Saturday, August 16, 2014

On the Road Again....

With the paint barely dry and the mortar just set, we loaded up and pulled out on August 3, and have now completed our first week on the road.  Our first stop was Airport RV Park on Waco Lake.  That is only some 90 miles from home, but it gives us an opportunity to make sure all systems are working before we’re too far from Austin.

The lake is beautiful, and although it’s still a few feet below full, the water is clear and we enjoyed our short stay.

The end of Day 2 found us in Murray Lake State Park, Oklahoma, at Elephant Rock Campground.  Murray Lake is a huge park, with a lodge and several campgrounds. Elephant Rock is one of the newer campgrounds, and the only one the park staff recommended for an RV our size.  There were plenty of squirrels and bunnies, walking trails, and great beaches for dogs to swim.  

The Bagley Pack enjoyed wading out and climbing Elephant Rock.

And, on August 5, we celebrated Rue’s second birthday.  She, Kota and Colt dressed up in their bandanas to eat a special birthday supper and play with her new toy.  (Note:  this toy gets its “squeak” from an empty plastic water bottle.  No more squeakers for Rue after our January experience.)

John and I took a short drive up the road to the Turner Falls Overlook.  The falls were not flowing as strongly as usual, but there was still plenty of water cascading down the 77-foot waterfall.

Adjacent to the falls, we were surprised to see the ruins of Collings Castle.  Built in the 1930s by author Ellsworth Collings, it was a summer home for his family and a place to entertain friends.  Sadly, it has fallen into disrepair. 

The castle, as well as Turner Falls, is owned and run by the City of Davis, Kansas.  There are plans to restore the castle, but so far budget shortfalls have prevented any work being done.  We hope to see the castle restored to its former grandeur on some future trip.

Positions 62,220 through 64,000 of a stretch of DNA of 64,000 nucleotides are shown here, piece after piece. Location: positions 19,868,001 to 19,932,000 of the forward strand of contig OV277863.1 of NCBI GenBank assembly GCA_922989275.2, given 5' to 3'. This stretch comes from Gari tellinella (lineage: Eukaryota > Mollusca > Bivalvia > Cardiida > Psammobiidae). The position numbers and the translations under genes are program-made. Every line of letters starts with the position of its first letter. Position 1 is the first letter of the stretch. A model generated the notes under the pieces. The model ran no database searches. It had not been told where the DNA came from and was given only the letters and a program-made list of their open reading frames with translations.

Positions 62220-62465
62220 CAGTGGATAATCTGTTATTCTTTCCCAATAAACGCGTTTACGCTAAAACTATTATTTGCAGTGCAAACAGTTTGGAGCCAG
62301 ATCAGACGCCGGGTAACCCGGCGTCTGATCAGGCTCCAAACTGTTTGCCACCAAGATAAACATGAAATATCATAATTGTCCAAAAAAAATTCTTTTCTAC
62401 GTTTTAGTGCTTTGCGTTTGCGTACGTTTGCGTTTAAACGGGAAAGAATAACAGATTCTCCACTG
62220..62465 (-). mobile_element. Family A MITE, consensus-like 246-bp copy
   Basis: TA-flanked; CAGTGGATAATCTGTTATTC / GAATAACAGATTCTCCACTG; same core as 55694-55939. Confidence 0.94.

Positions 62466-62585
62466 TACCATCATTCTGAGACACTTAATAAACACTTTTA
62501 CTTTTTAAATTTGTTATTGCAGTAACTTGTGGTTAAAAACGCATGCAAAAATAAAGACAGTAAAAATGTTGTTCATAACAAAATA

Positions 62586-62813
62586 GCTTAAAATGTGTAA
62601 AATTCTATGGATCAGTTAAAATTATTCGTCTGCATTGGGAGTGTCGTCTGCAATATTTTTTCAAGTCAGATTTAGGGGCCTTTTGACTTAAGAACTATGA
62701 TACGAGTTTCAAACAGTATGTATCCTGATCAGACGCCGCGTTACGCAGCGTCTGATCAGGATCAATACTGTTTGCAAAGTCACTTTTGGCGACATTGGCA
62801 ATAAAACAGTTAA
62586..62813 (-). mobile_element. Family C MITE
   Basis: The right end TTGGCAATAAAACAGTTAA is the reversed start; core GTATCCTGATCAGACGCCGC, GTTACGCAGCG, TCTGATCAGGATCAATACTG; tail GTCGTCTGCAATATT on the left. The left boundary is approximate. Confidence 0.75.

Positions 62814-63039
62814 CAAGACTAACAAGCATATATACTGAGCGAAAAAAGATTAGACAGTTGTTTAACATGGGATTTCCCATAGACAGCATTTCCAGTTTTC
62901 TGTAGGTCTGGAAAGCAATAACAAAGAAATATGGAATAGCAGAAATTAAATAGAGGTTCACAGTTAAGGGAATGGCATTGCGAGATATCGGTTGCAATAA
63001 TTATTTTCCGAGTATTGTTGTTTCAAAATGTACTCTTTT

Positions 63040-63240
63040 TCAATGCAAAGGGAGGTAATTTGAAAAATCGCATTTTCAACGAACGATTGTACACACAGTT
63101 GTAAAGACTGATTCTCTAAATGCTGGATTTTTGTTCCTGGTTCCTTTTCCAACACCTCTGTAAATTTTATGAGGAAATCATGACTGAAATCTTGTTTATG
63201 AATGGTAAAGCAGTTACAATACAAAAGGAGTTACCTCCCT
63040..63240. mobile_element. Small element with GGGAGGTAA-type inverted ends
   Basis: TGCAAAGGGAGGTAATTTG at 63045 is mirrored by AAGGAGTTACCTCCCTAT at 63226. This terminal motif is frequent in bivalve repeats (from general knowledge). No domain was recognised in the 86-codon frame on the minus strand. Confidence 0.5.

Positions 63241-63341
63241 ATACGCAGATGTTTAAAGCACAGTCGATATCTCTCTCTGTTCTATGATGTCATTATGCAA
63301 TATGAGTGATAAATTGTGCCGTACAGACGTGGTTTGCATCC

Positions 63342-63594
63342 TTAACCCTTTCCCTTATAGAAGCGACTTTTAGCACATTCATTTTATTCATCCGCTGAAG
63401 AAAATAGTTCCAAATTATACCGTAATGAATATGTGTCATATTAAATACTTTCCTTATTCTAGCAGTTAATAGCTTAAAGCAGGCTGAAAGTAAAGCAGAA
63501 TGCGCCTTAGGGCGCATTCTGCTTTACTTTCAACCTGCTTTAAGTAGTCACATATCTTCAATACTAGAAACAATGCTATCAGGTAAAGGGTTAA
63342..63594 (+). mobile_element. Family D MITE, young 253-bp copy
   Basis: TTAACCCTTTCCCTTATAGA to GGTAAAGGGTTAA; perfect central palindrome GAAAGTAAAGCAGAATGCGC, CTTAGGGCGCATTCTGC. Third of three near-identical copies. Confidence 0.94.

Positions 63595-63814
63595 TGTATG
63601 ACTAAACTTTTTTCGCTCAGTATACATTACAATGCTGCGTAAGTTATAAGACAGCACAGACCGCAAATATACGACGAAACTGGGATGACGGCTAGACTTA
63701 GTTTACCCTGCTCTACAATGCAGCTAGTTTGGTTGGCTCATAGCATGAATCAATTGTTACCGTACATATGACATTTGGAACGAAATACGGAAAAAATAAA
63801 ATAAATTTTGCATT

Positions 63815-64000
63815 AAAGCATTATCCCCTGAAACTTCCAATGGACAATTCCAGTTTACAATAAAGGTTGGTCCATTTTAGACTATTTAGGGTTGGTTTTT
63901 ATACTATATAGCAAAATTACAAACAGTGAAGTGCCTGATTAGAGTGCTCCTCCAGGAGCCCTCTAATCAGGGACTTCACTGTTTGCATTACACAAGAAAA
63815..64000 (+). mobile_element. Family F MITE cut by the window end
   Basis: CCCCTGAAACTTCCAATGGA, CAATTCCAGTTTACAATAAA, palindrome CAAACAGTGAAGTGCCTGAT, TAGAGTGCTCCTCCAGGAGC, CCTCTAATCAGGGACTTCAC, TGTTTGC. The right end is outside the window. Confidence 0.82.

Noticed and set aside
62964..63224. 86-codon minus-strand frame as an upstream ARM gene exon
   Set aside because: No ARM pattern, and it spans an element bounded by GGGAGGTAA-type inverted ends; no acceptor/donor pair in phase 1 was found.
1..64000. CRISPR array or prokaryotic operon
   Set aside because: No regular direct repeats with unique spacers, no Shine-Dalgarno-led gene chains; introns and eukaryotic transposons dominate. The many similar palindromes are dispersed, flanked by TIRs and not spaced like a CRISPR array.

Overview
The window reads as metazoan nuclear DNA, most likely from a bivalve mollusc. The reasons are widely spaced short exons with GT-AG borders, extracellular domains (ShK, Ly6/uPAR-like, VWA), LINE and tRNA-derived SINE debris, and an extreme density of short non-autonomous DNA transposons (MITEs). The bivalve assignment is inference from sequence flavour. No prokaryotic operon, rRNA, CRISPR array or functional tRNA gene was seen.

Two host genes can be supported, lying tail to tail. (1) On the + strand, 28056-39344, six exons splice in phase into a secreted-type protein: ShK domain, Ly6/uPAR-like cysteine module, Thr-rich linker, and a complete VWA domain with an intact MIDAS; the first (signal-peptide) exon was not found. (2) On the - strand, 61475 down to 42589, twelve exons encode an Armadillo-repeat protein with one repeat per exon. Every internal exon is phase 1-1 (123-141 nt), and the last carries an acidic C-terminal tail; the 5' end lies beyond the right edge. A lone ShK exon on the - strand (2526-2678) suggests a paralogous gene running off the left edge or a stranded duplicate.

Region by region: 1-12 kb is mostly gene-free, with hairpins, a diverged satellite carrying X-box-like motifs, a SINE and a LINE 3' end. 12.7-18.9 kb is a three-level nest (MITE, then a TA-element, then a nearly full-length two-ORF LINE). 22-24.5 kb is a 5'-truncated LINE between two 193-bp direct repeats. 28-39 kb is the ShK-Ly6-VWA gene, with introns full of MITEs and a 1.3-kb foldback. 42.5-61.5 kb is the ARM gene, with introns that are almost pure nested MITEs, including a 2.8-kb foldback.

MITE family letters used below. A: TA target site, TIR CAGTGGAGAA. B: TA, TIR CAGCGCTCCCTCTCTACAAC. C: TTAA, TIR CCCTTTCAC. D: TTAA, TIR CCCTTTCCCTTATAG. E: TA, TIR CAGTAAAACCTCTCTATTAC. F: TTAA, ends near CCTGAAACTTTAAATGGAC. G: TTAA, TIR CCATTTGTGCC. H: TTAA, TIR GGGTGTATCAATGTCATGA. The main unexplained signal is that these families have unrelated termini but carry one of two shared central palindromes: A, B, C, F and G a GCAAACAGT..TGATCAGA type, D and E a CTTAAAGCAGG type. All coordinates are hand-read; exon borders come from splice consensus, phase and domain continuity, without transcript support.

Another historic building, Tucker Tower, is located inside Murray Lake SP, the first and largest state park in Oklahoma.  The tower was constructed by WPA and CCC workers beginning in 1933.  During construction, almost 17,000 men worked on the project for $1.25 per day in wages.  Standing 65 feet tall, it offers spectacular views of Murray Lake. 

Having just completed work on our outdoor fireplace in Austin, John was especially interested in this one in Tucker Tower.  It is quite imposing, with very impressive “heat-o-lator” pipes that would direct warm air into the room. 

Adjacent to the tower is the Murray Lake Nature Center, with excellent facility with a number of exhibits.  

What immediately caught our eye are the twin plexiglass tubes enclosing clumps of switch grass on the right and big bluestem on the left.  If you look at the top, you can see the 6-8 foot grasses, dwarfed by the root systems that can go as deep as 18 feet underground.

A drive north on August 6 brought us to Wellington, Kansas, where we overnighted at the KOA outside of town.  It's a small park, but good for an overnight stop.  There is an adjacent small wooded area where John and I stretched our legs and the dogs enjoyed looking for bunnies.

Then, we were off to Concordia, Kansas, a lovely small town where we have stayed before. The Airport RV Park is just off the highway and has about 15 full-hookup sites.  It's a beautiful park and we enjoy visiting there.  We had the unexpected pleasure of meeting some great people at the RV park.  After checking in, we met our neighbors who explained that they were completing a week of training with CARES, Inc.  CARES (Canine Assistance Rehabilitation Education Services) is a private organization that trains service dogs for people suffering from, among other problems, diabetes and PTSD.  It is one of the few canine assistance schools that accepts applications for children and persons with multiple disabilities.